Thursday 21 November 2019

Luxury flats by Bin Laden's half brother cost Irish investors €2m

Irish investors in Dubai who bought from plans in Sports City have lost €2m of unpaid rents from units that may never be completed by a firm headed up by Bin Laden’s half-brother.
Irish investors in Dubai who bought from plans in Sports City have lost €2m of unpaid rents from units that may never be completed by a firm headed up by Bin Laden’s half-brother.
Mark Keenan

Mark Keenan

A BLOCK of luxury flats being developed by Osama Bin Laden's half brother in Dubai has left a group of Irish investors from Wexford and Clare nursing losses of €2m.

Sixteen Irish investors bought the apartments from plans, but have failed in a three-year battle to recoup €2m from lost rents at the uncompleted apartment project in Dubai which is being developed by Saudi construction magnate Sheikh Tarek Bin Laden.

The apartments were originally sold here largely by the now defunct Ennis-based property company Larionovo in 2006 and 2007 at prices ranging from €168,000 to €280,000.

Many buyers put their pensions into the development, which offered "rental guarantees" and which the developers claimed would "dwarf Disneyland".

The investors have fallen victim to Dubai's massive property crash, which is the worst in the world after Ireland. Their investment in the Kensington Royale scheme at Sports City in Dubai remains uncompleted four years after its original stated target date set in 2008.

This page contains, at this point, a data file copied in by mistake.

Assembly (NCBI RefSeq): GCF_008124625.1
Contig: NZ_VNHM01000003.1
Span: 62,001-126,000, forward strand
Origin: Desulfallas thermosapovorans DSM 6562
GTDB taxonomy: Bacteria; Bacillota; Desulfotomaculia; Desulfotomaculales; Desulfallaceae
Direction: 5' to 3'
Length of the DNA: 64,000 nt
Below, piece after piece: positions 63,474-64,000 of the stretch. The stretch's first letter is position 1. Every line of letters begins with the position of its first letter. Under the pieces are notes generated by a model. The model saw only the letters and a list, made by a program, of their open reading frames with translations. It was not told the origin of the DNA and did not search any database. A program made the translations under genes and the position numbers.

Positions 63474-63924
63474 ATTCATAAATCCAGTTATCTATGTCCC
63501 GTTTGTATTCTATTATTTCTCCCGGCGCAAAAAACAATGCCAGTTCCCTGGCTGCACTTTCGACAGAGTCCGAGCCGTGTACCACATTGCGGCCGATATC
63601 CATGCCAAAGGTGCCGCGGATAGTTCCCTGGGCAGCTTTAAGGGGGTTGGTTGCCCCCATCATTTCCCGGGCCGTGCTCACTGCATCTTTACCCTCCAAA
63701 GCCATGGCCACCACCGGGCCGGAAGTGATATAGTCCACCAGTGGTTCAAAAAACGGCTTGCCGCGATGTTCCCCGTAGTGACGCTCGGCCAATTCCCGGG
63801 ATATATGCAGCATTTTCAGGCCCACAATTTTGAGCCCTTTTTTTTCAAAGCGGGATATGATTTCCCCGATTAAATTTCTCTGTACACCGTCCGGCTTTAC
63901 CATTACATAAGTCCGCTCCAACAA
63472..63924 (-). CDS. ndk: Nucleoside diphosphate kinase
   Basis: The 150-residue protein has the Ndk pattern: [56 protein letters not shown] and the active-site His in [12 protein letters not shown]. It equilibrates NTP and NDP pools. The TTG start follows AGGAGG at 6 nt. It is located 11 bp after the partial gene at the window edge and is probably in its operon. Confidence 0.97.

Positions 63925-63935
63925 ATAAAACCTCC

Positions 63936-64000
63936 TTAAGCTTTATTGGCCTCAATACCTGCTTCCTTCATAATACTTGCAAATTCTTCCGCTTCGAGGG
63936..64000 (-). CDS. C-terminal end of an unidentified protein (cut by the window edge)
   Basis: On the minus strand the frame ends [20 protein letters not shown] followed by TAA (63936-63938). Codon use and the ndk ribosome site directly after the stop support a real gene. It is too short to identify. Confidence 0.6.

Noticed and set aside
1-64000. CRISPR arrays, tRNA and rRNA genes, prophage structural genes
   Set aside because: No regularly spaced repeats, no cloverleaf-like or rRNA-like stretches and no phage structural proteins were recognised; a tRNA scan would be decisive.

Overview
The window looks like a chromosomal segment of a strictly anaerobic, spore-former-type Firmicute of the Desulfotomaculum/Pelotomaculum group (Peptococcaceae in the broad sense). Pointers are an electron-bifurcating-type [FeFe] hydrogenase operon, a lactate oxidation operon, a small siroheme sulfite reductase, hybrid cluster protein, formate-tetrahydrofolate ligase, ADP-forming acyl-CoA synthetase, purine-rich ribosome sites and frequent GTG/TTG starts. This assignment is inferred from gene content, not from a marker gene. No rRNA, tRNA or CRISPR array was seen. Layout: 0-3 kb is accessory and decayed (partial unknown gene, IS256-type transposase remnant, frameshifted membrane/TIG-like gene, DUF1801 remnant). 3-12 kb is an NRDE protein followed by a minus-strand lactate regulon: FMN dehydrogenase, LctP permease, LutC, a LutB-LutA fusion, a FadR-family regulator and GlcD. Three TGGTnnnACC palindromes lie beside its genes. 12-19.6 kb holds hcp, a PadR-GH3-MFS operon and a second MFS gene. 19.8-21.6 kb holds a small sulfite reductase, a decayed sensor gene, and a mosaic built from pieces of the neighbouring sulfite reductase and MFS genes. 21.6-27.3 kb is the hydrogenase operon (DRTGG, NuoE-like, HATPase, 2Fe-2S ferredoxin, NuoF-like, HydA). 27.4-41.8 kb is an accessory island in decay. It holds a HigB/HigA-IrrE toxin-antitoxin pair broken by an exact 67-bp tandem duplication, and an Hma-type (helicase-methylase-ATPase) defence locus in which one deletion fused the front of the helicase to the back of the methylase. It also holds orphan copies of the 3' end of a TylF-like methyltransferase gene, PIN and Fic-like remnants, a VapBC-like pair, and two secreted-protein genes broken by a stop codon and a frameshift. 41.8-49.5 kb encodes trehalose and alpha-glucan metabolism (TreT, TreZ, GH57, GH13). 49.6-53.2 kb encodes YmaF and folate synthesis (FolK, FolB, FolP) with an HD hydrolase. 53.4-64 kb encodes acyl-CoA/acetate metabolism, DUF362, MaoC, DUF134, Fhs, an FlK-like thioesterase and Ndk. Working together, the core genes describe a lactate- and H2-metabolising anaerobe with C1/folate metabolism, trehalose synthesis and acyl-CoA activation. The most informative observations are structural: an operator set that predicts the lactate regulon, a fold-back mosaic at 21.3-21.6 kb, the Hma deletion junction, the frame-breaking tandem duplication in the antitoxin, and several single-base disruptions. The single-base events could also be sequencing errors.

The failed development was managed by MED which is headed by Bin Laden's half brother. Some investors told the Irish Independent they have not heard from MED representatives for more than a year.

In 2010, MED threatened to cancel investors' contracts if the investors failed to cough up further agreed payments -- despite MED's consistent failure to meet construction targets.

The investors who were reluctant to put in more money, assembled a group of 30 investors from Ireland and other countries to take action against MED, looking for compensation.

The group says it was thwarted by the refusal of the Dubai legal authorities to deal with a group action.

There were also changes made to Dubai law by the authorities in that year, which the investors say moved the goalposts on attempts to get refunds from unfinished schemes, like the Kensington Royale.

Because of this, many Irish buyers have been forced to make additional payments to MED since 2010 rather than lose out entirely.

One Wexford-based investor said: "The group action broke up after achieving no success and most of us went our own way. I engaged a British solicitor based in Dubai who has told me there's no reason why I shouldn't be entitled to my money back with interest. It's still ongoing with no sign of an end to it in sight."

A second investor, also living in Wexford, who paid €50,000 to MED, says he despairs of ever getting any money back. "At this point, I was supposed to have four years of rental income. A friend of mine who has been to Dubai and recently travelled out to the development says it looks three quarters finished but that the site appears to have been shut down completely with no activity taking place."

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